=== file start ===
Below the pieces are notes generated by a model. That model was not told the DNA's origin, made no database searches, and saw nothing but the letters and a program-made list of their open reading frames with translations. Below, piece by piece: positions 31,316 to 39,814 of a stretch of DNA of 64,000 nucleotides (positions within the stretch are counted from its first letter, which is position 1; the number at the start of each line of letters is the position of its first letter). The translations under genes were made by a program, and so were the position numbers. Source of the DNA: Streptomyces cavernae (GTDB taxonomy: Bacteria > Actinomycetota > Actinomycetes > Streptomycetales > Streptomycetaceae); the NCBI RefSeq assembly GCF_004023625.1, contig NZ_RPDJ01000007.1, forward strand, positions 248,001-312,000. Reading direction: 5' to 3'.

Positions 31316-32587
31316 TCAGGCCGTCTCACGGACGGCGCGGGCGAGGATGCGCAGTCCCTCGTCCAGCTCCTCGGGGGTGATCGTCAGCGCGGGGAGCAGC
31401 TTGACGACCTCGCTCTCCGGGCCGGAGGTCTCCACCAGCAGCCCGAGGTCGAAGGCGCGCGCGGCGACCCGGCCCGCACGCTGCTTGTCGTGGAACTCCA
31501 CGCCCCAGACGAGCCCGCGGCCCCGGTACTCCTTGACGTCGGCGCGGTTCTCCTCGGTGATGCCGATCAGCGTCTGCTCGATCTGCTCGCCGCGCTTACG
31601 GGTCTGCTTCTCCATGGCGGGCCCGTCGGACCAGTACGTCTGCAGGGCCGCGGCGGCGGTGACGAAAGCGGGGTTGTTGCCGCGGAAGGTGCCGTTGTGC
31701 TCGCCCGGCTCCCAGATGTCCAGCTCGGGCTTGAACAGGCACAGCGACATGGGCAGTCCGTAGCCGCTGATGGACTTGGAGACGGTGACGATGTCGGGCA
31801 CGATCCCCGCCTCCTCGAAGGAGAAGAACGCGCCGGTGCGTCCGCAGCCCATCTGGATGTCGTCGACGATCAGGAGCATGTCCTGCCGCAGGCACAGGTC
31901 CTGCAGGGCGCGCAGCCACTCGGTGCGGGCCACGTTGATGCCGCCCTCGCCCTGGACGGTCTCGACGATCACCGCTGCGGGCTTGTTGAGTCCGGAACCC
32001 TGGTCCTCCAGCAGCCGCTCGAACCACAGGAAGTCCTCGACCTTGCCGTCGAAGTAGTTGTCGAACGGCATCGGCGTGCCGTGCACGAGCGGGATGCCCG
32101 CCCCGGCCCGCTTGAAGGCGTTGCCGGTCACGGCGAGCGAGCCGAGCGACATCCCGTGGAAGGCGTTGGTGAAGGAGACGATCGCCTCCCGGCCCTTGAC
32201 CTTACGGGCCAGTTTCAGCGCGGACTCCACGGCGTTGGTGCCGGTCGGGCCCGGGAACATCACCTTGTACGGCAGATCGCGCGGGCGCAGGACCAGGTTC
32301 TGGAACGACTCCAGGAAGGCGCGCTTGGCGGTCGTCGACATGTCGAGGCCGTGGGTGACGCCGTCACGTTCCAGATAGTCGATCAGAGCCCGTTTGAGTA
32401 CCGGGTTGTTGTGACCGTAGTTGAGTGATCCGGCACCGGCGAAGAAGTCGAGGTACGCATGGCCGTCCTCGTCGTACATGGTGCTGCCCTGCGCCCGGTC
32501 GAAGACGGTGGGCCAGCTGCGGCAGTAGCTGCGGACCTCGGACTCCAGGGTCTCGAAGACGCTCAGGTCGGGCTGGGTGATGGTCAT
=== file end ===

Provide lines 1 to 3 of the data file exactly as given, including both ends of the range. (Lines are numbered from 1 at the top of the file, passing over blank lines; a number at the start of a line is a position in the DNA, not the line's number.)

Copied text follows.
Below the pieces are notes generated by a model. That model was not told the DNA's origin, made no database searches, and saw nothing but the letters and a program-made list of their open reading frames with translations. Below, piece by piece: positions 31,316 to 39,814 of a stretch of DNA of 64,000 nucleotides (positions within the stretch are counted from its first letter, which is position 1; the number at the start of each line of letters is the position of its first letter). The translations under genes were made by a program, and so were the position numbers. Source of the DNA: Streptomyces cavernae (GTDB taxonomy: Bacteria > Actinomycetota > Actinomycetes > Streptomycetales > Streptomycetaceae); the NCBI RefSeq assembly GCF_004023625.1, contig NZ_RPDJ01000007.1, forward strand, positions 248,001-312,000. Reading direction: 5' to 3'.

Positions 31316-32587
31316 TCAGGCCGTCTCACGGACGGCGCGGGCGAGGATGCGCAGTCCCTCGTCCAGCTCCTCGGGGGTGATCGTCAGCGCGGGGAGCAGC